By 2003, the position of the United States and its allies—a smaller number of allies now—had changed dramatically. To be sure, the second Bush Administration gave a variety of reasons for its decision to go to war—another day, another reason—but all the reasons suggested the need this time to march on Baghdad and replace the Baathist regime.

The most important reason was the danger that Iraq possessed, or in the near future would be capable of producing, weapons of mass destruction. But the fact that France, say, possessed weapons of mass destruction was never imagined, not even by the Bush Administration, as an occasion for war.

It was the character of its regime that made Iraq dangerous. The U.S. government claimed that Saddam's was an inherently aggressive and an inherently murderous regime. Just as it had committed aggression in the past, so it had massacred its own people in the past; and American leaders insisted that the past was prologue—what had happened before would happen again, unless the regime was replaced.

So Iraq was not similar to the German or Japanese or the hypothetical Rwandan case. The war was not a response to aggression or a humanitarian intervention. Its cause was not, as in 1991, an actual Iraqi attack on a neighboring state, or even an imminent threat of attack, nor was it an actual ongoing massacre.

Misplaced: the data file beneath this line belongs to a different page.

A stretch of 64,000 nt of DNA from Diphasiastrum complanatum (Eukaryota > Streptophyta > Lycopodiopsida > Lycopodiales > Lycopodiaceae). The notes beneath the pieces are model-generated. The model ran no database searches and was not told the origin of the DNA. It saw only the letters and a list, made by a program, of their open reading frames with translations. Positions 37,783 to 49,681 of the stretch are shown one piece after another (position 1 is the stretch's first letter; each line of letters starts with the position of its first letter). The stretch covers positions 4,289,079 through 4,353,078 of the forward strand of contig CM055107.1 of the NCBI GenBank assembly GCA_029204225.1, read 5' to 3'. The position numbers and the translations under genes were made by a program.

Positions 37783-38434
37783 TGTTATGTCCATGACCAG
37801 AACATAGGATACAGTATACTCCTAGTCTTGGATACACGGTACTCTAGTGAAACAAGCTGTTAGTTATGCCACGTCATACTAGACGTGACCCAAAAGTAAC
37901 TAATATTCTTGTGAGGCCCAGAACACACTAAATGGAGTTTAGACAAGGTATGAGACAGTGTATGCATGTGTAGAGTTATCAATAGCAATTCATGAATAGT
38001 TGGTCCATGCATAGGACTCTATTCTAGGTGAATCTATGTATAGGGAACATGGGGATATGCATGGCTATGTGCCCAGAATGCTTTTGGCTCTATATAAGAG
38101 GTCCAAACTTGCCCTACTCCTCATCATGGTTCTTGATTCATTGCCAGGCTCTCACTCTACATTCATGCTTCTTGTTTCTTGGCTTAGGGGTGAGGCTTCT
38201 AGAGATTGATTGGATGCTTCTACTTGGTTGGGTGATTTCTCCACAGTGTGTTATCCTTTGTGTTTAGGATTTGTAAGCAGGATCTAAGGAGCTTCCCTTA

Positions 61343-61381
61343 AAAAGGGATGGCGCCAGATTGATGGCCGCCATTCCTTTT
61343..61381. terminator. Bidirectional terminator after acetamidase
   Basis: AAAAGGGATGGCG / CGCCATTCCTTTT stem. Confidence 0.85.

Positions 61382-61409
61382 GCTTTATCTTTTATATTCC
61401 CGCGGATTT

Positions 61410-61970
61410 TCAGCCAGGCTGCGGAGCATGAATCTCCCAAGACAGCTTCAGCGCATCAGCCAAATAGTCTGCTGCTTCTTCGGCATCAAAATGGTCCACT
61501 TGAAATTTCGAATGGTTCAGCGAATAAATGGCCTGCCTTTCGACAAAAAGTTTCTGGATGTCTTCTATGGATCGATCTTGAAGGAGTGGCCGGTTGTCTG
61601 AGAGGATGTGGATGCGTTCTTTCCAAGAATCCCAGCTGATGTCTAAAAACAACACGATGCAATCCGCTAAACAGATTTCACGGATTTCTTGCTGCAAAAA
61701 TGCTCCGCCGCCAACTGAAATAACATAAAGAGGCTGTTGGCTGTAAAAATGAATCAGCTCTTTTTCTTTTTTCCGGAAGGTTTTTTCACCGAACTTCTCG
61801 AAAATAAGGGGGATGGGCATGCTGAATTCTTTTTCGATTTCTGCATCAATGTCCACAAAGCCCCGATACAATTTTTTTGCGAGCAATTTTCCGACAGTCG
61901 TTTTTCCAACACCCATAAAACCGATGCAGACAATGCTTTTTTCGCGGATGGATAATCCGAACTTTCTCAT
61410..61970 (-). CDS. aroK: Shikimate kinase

The cause was regime change directly, which means that the U.S. government was arguing for a significant expansion of the doctrine of jus ad bellum. The existence of an aggressive and murderous regime, it claimed, was a legitimate occasion for war, even if the regime was not actually engaged in aggression or mass murder.

In more familiar terms, this was an argument for preventive war. But the reason for the preventive attack was not the standard perception of a dangerous shift in the balance of power that would soon leave us helpless against them. It was a radically new perception of an evil regime.

Now, no one who has experienced or reflected on the politics of the 20th century can doubt that there are in fact evil regimes. Nor can there be any doubt that we need to design a political military response to such regimes that recognizes their true character. Even so, I do not believe that regime change by itself can be a just cause of war. When we act in the world, and especially when we act militarily, we must respond to the evil that men do, and not to the evil that they are capable of doing or have done in the past.